The use of mutual coherence to prove l1/l0-equivalence in classification problems (with C. Weaver), submitted for publication, 2019.


We consider the decomposition of a signal over an overcomplete set of vectors. Minimization of the $\ell^1$-norm of the coefficient vector can often retrieve the sparsest solution (so-called "l1/l0-equivalence"), a generally NP-hard task, and this fact has powered the field of compressed sensing. Wright et al.'s sparse representation-based classification (SRC) applies this relationship to machine learning, wherein the signal to be decomposed represents the test sample and columns of the dictionary are training samples. We investigate the relationships between l1-minimization, sparsity, and classification accuracy in SRC. After proving that the tractable, deterministic approach to verifying l1/l0-equivalence fundamentally conflicts with the high coherence between same-class training samples, we demonstrate that l1-minimization can still recover the sparsest solution when the classes are well-separated. Further, using a nonlinear transform so that sparse recovery conditions may be satisfied, we demonstrate that approximate (not strict) equivalence is key to the success of SRC.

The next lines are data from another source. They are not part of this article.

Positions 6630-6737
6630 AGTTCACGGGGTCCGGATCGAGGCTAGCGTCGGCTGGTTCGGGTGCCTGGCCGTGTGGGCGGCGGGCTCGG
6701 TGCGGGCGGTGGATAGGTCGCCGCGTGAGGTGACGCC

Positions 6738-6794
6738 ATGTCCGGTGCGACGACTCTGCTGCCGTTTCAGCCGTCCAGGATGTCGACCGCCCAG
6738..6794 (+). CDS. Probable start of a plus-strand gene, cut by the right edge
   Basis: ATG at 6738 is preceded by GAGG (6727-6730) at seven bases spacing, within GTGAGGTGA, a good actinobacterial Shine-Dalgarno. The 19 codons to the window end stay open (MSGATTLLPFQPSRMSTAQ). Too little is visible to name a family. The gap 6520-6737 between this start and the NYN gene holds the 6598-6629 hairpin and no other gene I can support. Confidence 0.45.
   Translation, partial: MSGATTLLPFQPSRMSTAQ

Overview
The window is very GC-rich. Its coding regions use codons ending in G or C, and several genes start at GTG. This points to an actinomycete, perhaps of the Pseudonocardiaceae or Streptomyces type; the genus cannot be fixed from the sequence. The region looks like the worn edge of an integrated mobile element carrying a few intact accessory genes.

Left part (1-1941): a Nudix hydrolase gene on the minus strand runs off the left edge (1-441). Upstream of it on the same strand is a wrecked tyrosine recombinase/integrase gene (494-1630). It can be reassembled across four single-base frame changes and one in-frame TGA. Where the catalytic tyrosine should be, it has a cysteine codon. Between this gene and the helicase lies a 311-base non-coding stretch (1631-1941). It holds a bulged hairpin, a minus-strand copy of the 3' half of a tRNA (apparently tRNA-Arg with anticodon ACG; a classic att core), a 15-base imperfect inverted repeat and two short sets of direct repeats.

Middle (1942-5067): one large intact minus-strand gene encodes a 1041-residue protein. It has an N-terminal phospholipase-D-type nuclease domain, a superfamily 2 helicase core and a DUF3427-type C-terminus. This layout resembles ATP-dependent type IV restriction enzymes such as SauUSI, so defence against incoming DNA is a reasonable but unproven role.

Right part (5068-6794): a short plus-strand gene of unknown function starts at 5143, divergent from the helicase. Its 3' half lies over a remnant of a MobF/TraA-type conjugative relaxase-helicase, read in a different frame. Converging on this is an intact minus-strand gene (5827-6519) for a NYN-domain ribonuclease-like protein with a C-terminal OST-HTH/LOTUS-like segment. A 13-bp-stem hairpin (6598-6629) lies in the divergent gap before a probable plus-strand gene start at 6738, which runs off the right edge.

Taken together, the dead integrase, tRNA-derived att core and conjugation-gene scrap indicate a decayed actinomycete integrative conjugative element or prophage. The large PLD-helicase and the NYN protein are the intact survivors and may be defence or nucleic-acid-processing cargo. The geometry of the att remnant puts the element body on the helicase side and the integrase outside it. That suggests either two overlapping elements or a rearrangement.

Keywords: sparse representation, representation-based classification, mutual coherence, compressed sensing

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